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The Final Kiss-off
Steve Rushin
June 30, 2003
Why did baseball's buxom Kissing Bandit retire her act four years ago? Hard to say, because now she's revealing nothing
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June 30, 2003

The Final Kiss-off

Why did baseball's buxom Kissing Bandit retire her act four years ago? Hard to say, because now she's revealing nothing

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Her bust should have its own bust in Cooperstown. Morganna the Kissing Bandit had measurements like a first-place hockey record, 60-24-39, and so she required a custom-built brassiere with, as God is our witness, an I cup. Arrested in Houston in 1985 after running onto the field and kissing Astros pitcher Nolan Ryan and shortstop Dickie Thon, she successfully used a "gravity defense," claiming in court that physics caused her to fall over an Astrodome fence and onto the playing surface. "Who's gonna argue," she asked, "with Isaac Newton?"

Of course, her profile was less Newtonian than Partonian. (And Morganna was fond of telling anyone who'd listen—including Johnny Carson—that Dolly was modestly embosomed by comparison.) She first trespassed on the scene in 1971, at Riverfront Stadium in Cincinnati, where she gamboled across the field on a friend's "dirty double dare," she said, and kissed Pete Rose. (In later years Morganna liked to say that her career began with a bet, and his ended with one.)

During the quarter century that ensued, fans frequently saw MTKB bounding from a box seat onto one diamond or another, beneath a Vesuvius of blonde hair, to give a chaste kiss to a litany of All-Stars that included Johnny Bench, George Brett (twice), Steve Garvey and Cal Ripken Jr. She was intercepted by security before she could smooch Cubs second baseman Ryne Sandberg in the first night game at Wrigley Field, in 1988, and spent some time in the Unfriendly Confines of a Chicago jail. But the truth is, no jail could hold her—this may have literally been so—and she never suffered serious legal trouble.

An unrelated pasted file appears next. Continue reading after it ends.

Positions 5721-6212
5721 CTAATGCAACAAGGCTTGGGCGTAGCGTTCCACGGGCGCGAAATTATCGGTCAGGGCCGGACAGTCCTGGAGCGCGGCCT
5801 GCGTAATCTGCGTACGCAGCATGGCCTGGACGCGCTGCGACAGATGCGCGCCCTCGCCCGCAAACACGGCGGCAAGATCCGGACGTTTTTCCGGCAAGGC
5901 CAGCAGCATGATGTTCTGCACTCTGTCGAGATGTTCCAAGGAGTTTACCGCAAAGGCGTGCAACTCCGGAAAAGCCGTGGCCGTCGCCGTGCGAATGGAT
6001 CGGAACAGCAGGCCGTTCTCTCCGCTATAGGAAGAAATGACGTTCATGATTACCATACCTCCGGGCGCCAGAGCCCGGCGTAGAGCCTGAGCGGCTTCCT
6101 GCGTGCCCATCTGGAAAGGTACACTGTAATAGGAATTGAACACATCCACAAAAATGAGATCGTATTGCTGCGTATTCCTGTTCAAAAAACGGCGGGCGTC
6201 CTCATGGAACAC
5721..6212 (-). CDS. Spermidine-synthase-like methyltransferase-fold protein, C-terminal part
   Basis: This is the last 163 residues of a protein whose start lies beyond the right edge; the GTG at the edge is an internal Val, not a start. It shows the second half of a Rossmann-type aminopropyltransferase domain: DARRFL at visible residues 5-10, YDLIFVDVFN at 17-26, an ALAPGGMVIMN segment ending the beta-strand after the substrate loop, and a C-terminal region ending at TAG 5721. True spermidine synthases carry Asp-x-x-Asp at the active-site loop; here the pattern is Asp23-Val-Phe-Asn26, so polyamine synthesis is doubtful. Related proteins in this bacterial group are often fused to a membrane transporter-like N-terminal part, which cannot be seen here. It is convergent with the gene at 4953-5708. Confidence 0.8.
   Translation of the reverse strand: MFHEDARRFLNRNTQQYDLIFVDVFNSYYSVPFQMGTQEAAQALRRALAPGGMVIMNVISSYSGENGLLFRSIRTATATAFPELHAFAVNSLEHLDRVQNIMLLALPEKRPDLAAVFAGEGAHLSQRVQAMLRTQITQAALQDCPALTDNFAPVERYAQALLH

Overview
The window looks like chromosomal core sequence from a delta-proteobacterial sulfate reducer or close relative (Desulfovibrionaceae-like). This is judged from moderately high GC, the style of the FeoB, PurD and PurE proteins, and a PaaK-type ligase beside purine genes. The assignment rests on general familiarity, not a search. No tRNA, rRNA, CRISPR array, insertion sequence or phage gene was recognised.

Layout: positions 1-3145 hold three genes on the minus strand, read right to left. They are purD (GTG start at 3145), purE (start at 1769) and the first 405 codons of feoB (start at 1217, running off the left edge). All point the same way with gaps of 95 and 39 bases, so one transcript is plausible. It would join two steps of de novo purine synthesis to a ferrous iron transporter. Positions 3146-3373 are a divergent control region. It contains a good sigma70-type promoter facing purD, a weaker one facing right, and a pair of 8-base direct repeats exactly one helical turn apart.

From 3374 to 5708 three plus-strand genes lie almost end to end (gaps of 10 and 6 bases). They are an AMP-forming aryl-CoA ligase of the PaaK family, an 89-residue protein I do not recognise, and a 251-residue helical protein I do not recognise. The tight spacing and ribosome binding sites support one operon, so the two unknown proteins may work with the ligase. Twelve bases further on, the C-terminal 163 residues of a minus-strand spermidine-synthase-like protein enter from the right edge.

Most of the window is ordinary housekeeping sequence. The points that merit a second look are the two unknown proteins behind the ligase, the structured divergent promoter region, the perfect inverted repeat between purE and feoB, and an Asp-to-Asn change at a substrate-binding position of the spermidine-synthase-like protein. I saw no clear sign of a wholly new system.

Morganna (the Kissing Bandit) Roberts grew up in Louisville but was immortalized as neither the Louisville Hugger nor the Louisville Lip. (That was taken.) She got her nickname from a Cincinnati sportswriter, but in fact there was no banditry about her, for few athletes resisted her heavily lipsticked advances. When she branched out briefly into basketball, planting one on Charles Barkley in 1989, he found himself staring deeply into her I's. "[He] kept talking to my cleavage while I kissed him," she said.

All of which turned MTKB into a C-list celebrity who autographed glossy photographs of herself with the phrase BREAST WISHES. And so Morganna is the only individual in this Where Are They Now issue of whom we might reasonably ask: Where Are They Now?

The erstwhile exotic dancer, who has split with accountant Bill Cottrell, her husband of more than 25 years, is reportedly 49 (though other sources list her at 55), and lives a quiet Midwestern life, putting a much-needed buss in Columbus, Ohio. Beyond that, she's gone Garbo. We haven't seen her kisser since 1999, nor has she done an interview since the turn of the millennium. She has repeatedly declined interview requests from SPORTS ILLUSTRATED and, reportedly, from Playboy, for whom she once divested herself of her Brobdingnagian brassiere. But two years ago she did leave a 4 a.m. message on the voice mail of Seattle Post-Intelligencer reporter Dan Raley, with whom she also declined to do an interview. Her message, in part: "I just got sick of talking about myself and always being the center of attention." She added, with a de-pressingly Presleyan finality, "Morganna has left the building." Pity, because we need Morganna—more than ever in these troubled times—to enter the building and to frolic on its field of play.

Baseball has no shortage of diamond-crashers; liquored-up yahoos at Chicago's U.S. Cellular Field come to mind. A few wannabes will even give an illicit peck to Derek Jeter, but Morganna really was pecked—by the San Diego Chicken. And so, while we may one day see a more bosomy busser (a temptress in a T cup, perhaps), we shall never again see another Morganna, who remains, like Ted Williams, the Greatest There Ever Was. Morganna, we hardly knew ye.

Why, at the top of her game, did she kiss it all goodbye? Was she puckered out, tuckered out, felled by mononucleosis? Sadly, we may never know. Baseball's most famous lips are—and may forever remain—sealed.

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